Pianist and composer James Ross has released a studio version of Chasing The Sun – a seven-piece suite of music originally co-commissioned for live performance by the Blas Festival and Celtic Connections. The music evokes the daily and annual journey of the sun along the north coast of Scotland and features James on Piano, with the pervasive pipe and saxophone talents of Fraser Fifield and the peerless strings of Mr McFall’s Chamber.
After graduating from Glasgow’s Royal Scottish Academy of Music and Drama in 1997, James studied for a Masters at Limerick University’s Irish World Music Centre, under the tutelage of its founding professor and groundbreaking pianist, Mícheál Ó Súilleabháin. This period clearly had a major and lasting influence on his style as both composer and musician that shines through in his music.
Beyond The Strath opens the album with two minutes of beautiful, mellow solo piano before cello takes over the main melody, leading to a sudden change of pace with the introduction of fiddles and bass. Throughout the album the mood is as contrasting and varied as its subject. The mid-section of Pulse is an irresistible tumble of melody and the ten minute epic, Pibroch, switches from a main theme delivered in seductive waves to gentle waltz to strident pipes.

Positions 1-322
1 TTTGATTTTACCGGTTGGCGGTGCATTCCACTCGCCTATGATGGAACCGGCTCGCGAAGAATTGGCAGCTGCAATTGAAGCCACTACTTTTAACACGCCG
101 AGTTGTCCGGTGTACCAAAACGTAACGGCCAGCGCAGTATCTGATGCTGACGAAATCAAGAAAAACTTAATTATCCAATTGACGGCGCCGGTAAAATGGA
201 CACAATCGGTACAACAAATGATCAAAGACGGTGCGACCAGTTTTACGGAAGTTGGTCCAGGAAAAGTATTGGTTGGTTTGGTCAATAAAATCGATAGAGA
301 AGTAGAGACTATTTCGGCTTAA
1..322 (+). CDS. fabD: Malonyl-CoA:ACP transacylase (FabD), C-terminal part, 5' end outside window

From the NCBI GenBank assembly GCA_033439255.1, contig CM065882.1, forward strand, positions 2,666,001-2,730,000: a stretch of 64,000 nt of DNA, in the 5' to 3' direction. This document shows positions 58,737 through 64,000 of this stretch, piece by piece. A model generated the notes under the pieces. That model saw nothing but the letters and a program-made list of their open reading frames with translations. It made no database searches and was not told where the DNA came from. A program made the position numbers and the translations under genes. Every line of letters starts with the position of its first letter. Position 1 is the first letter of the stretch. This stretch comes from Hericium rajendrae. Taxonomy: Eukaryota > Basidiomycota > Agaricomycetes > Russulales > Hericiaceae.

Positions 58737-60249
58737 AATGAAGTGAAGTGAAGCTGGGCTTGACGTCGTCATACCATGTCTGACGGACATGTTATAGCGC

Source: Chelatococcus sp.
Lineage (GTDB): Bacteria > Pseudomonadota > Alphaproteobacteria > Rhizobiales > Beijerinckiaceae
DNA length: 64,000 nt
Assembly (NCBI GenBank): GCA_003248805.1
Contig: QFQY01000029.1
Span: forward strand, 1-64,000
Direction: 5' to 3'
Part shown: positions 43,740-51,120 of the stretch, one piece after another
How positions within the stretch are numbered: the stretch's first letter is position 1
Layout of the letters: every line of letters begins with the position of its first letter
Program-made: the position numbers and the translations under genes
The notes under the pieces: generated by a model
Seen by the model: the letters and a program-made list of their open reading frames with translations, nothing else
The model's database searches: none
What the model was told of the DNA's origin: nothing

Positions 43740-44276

Smoo Cave opens with a joyful cascade of piano, cello and sax, is full of life and even hints at Ragtime in places; while Ebb And Flow evokes more sedate movement to begin with before its main theme is cleverly entangled among the strings and reeds.
In the final two parts of the journey, Lament offers a more docile form of melancholy than the title suggests with a tender interplay of violin, cello and piano that could be a choreographer’s dream. The piano and low whistle combination in the closing Chasing The Sun provide the softest of the suite’s various voices. To the very last note the piece evokes images of the kind of sunset you would only find at this journey’s end and soothes in a way that only music can.
Chasing The Sun has clearly grown from a love of the region, its landscape and its history. Yet, while representing these in musical form James Ross has shied away from creating a sound that over-dramatises the elements that inspired it. There are no cliche-laden sequences depicting waves crashing on rocks or howling tempests and boiling seas. Just as the journey the sun makes from east to west is smooth and unhurried and yet constantly changing throughout the seasons, the interplay of Jazz, Classical and Folk stylings feels natural and un-forced. The result – a sound that fits under a great sky in a series of divergent yet complimentary voices.
Review by: Neil McFadyen